A team from the Natural History Museum, led by Simon Parfitt of the Institute of Archaeology, London, was presented with the mammoth task of recovering, conserving, and recording thousands of animal bones recovered from the sediment around the elephant skeleton. Bones of rhinoceros, lion, red deer, roe deer, aurochs, and even macaque monkeys were found in the same horizon as the elephant. Careful sieving of soil samples yielded the remains of more minute mammals, including several species of vole and the now extinct ‘small mouse’ and ‘diminutive mole’.
The different animal species, ranging in scale from the elephant down to microscopic molluscs, can tell us a great deal about the contemporary environment, as most species are adapted to live in a relatively narrow range of conditions. Pollen analysis provided even more direct evidence for the range of plant-life growing in the immediate vicinity of the waterhole. This points to a forested environment with clearings and marshland beside a water-body so slow-flowing it was practically stagnant. As the site is far too old for radiocarbon dating to work, the team attempted to date it using such cutting- edge scientific techniques as Amino Acid Racemization (AAR) and Optically Stimulated Luminescence (OSL). In the end, though, it was a good old-fashioned combination of the animal and plant species present that pointed conclusively to the Hoxnian Interglacial as the period when the elephant died.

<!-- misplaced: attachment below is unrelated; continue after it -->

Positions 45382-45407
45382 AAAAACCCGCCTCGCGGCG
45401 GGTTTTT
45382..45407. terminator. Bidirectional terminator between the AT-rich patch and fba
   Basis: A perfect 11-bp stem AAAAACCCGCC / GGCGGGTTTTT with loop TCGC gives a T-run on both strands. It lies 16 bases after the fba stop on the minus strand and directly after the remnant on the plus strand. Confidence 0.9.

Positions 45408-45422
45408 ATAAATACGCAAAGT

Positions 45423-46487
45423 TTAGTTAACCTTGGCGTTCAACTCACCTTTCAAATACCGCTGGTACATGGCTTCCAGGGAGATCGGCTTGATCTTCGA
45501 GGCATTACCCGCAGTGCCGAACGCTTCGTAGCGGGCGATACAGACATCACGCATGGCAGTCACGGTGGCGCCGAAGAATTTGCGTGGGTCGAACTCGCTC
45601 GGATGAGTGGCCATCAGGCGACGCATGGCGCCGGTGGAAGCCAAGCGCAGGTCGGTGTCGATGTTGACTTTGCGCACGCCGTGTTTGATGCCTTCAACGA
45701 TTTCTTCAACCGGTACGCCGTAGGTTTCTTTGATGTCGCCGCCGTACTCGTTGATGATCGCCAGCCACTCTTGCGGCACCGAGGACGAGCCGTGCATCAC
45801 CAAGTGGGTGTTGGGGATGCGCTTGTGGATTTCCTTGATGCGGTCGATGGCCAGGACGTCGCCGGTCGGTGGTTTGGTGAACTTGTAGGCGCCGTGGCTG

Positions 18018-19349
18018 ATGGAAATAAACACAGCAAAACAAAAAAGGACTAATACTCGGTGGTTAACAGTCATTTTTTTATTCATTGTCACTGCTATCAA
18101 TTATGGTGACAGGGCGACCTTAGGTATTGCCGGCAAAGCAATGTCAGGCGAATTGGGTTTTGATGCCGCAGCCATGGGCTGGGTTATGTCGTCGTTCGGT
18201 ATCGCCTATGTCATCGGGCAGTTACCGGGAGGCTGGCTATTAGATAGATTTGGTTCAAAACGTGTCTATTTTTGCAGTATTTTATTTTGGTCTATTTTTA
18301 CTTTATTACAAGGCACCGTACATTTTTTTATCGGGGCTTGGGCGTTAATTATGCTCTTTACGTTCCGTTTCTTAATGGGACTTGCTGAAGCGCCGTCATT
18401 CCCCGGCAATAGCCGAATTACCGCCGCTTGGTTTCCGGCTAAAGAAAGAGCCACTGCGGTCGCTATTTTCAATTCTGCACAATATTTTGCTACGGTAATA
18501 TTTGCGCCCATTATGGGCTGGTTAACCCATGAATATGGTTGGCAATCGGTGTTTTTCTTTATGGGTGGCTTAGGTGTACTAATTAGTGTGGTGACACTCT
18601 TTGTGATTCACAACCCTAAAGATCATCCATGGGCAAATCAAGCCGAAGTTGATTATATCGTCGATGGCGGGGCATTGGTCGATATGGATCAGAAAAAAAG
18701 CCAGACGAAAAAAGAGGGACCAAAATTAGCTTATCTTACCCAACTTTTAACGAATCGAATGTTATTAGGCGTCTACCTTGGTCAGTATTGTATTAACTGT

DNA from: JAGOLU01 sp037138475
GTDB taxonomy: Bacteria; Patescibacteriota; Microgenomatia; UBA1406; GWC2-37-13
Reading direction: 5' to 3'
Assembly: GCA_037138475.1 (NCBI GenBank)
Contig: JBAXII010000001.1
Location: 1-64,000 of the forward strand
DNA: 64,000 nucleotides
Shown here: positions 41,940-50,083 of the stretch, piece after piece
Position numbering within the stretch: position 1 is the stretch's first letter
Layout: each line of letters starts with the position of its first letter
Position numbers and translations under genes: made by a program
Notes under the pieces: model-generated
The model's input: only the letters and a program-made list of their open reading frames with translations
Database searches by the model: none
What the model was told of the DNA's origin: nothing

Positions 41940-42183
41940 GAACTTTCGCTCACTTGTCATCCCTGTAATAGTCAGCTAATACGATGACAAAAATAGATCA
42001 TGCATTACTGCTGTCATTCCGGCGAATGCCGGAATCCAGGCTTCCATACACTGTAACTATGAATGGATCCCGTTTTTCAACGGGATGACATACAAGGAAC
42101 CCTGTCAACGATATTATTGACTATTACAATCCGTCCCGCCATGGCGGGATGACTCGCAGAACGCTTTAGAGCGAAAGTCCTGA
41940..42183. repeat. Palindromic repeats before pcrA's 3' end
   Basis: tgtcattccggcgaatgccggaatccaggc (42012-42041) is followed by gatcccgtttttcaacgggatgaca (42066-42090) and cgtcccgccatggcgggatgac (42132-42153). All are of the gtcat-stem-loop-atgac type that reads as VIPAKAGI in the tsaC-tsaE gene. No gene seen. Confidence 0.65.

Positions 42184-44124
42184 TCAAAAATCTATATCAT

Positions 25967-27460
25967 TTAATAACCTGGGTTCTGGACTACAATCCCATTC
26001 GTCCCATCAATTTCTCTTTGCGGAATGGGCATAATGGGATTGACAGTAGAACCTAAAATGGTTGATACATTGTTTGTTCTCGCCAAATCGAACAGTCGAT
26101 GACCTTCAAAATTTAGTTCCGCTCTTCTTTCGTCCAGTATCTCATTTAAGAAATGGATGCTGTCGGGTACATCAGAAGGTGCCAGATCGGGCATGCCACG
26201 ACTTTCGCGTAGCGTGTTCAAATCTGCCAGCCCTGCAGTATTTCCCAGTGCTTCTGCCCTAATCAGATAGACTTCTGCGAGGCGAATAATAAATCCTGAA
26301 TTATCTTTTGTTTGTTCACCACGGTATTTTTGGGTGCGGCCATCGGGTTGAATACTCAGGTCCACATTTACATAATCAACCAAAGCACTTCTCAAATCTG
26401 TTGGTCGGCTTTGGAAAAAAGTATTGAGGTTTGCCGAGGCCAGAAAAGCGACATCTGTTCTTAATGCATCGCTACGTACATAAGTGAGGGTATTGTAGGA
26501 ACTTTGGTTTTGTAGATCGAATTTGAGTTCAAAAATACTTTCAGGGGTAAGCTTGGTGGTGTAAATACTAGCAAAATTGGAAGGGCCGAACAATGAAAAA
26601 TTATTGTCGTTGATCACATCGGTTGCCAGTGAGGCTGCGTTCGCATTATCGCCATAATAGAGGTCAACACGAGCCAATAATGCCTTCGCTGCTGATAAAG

So who were these mysterious hunters, who dared to take on a fully grown male elephant without even recourse to a handaxe? The short answer is that nobody truly knows which species of human ancestor lived in Britain at the time, because so few contemporary hominin fossil remains have been found. Perhaps the most likely candidate is Homo heidelbergensis, a close cousin of Homo erectus. H. heidelbergensis remains have been found at a handful of sites in Britain and Europe that date to around the same period as the Ebbsfleet elephant. The brain size of these hominins was only about 75% of our own, but they would have walked fully upright like us.